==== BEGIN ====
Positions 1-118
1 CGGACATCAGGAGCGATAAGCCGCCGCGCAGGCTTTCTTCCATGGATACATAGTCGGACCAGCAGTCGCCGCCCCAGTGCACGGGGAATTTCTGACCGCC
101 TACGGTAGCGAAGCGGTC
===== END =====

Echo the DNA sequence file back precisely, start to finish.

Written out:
Positions 1-118
1 CGGACATCAGGAGCGATAAGCCGCCGCGCAGGCTTTCTTCCATGGATACATAGTCGGACCAGCAGTCGCCGCCCCAGTGCACGGGGAATTTCTGACCGCC
101 TACGGTAGCGAAGCGGTC